20-20 cricket banker charged with US$8 bln fraud

20-20 cricket banker charged with US$8 bln fraud
The Securities and Exchange Commission alleged "massive fraud" against Texan billionaire 'Sir' Allen Stanford overnight, saying he and his close circle raised more than US$8 billion through certificates of deposit into his Stanford International Bank (SIB) in Antigua using fabricated information on long term 'double digit' returns. Houston based broker/dealer Stanford Group Company (SGC) and Stanford Capital Management, which have more than US$50 billion of capital under management, also face fraud allegations. New Zealand readers may know Stanford from his role creating the one-off US$20 million cricket match between England the West Indies last year. J Allen Stanford was granted the 'Sir' title by the Antiguan government. He was criticised for 'handling' the English players wives at the match. 

"As we allege in our complaint, Stanford and the close circle of family and friends with whom he runs his businesses perpetrated a massive fraud based on false promises and fabricated historical return data to prey on investors," said Linda Chatman Thomsen, Director of the SEC's Division of Enforcement. "We are moving quickly and decisively in this enforcement action to stop this fraudulent conduct and preserve assets for investors," she said in a statement here.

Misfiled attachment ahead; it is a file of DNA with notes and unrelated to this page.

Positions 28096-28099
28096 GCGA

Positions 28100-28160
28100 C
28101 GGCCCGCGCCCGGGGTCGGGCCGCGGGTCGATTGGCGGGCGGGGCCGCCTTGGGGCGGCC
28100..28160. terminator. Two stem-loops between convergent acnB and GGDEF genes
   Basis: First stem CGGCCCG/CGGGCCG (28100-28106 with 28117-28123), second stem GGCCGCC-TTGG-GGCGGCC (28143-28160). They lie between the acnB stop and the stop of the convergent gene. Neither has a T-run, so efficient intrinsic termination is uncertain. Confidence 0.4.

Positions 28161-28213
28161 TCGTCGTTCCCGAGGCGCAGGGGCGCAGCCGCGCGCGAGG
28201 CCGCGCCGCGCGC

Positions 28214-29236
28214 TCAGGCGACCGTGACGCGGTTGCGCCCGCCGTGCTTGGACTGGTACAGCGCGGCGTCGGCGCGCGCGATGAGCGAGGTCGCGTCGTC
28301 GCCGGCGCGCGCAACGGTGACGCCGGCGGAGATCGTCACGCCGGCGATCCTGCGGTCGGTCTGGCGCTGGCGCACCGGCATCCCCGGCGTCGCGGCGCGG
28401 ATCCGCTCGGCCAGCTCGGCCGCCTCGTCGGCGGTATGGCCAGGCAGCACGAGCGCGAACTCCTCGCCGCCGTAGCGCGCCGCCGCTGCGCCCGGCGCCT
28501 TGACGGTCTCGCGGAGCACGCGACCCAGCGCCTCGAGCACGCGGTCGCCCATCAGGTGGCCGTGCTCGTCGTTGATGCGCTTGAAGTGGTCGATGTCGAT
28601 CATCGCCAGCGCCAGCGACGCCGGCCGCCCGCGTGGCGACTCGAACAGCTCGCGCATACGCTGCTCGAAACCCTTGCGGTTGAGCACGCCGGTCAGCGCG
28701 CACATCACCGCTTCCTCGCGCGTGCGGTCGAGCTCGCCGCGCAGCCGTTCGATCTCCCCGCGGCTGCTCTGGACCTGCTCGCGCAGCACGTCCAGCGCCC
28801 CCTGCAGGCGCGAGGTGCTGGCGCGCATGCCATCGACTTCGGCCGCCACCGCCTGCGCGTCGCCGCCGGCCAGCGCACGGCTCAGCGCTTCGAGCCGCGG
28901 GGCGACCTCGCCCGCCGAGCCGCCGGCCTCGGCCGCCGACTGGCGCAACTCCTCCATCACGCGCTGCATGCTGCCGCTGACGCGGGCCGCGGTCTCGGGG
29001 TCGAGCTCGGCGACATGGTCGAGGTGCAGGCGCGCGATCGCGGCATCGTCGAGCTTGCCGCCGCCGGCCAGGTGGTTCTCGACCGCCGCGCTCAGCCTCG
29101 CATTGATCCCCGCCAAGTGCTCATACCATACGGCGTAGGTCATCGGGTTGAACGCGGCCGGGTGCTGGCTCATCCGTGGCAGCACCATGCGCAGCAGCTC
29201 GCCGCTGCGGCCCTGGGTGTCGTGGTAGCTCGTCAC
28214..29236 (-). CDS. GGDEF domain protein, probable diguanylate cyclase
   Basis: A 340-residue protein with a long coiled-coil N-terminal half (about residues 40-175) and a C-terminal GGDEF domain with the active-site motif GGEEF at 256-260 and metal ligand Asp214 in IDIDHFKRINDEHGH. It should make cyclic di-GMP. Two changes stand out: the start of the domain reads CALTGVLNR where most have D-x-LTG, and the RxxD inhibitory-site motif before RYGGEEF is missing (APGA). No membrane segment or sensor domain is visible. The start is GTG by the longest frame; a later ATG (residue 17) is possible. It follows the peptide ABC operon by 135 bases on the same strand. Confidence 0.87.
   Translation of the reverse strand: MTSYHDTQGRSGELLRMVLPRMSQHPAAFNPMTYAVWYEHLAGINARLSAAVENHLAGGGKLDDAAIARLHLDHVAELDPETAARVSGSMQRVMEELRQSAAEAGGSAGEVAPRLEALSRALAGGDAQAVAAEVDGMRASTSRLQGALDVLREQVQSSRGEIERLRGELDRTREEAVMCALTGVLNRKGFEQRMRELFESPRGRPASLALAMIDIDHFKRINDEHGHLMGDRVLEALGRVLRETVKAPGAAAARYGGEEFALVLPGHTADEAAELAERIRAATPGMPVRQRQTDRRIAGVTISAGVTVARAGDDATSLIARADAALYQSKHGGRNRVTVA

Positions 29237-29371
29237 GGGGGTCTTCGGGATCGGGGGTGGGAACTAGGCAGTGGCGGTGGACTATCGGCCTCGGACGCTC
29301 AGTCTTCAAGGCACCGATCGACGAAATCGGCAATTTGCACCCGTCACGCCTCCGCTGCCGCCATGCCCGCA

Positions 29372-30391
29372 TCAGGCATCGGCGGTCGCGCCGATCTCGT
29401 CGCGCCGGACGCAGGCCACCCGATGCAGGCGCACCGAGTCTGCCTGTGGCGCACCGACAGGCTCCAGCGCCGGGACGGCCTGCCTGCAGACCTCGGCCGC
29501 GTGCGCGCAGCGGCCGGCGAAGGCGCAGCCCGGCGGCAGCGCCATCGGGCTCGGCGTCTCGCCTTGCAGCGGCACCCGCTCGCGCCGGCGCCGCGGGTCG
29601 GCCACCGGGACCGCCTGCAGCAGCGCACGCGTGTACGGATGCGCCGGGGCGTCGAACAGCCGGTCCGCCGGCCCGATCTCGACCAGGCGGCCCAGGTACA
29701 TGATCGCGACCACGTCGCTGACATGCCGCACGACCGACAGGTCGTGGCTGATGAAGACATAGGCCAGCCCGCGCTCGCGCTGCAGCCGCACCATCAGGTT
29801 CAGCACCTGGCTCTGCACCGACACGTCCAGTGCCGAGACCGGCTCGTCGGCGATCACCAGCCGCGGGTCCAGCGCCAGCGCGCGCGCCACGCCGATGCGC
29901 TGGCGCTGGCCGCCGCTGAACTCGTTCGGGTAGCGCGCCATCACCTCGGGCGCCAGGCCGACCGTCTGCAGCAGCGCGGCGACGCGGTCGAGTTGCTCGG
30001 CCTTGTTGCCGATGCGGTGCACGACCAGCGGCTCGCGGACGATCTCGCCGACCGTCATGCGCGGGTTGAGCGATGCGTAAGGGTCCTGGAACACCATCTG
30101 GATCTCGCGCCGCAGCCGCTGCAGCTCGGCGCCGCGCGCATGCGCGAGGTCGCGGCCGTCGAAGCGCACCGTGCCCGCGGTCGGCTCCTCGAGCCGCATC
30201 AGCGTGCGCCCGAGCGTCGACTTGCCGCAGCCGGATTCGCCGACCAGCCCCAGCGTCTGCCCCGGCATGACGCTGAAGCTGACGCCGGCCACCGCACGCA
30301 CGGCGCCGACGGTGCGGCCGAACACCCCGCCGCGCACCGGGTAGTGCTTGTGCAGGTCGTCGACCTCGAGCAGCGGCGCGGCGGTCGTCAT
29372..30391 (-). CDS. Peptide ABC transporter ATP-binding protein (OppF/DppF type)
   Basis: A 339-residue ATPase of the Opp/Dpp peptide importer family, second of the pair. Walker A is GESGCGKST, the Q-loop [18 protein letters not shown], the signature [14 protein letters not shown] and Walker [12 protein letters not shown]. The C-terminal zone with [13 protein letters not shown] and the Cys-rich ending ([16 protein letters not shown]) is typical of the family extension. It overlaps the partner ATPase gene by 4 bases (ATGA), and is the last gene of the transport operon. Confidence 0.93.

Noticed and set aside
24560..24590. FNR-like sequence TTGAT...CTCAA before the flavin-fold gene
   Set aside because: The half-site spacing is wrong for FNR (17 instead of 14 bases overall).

The SEC, alleged that acting through a network of SGC financial advisers, SIB sold about US$8 billion of so-called "certificates of deposit" to investors by promising improbable and unsubstantiated high interest rates. These rates were supposedly earned through SIB's 'unique' investment strategy, which purportedly allowed the bank to achieve double-digit returns on its investments for the past 15 years. This story was first broken by a Venezuelan-based analyst and blogger. See here for more details.    

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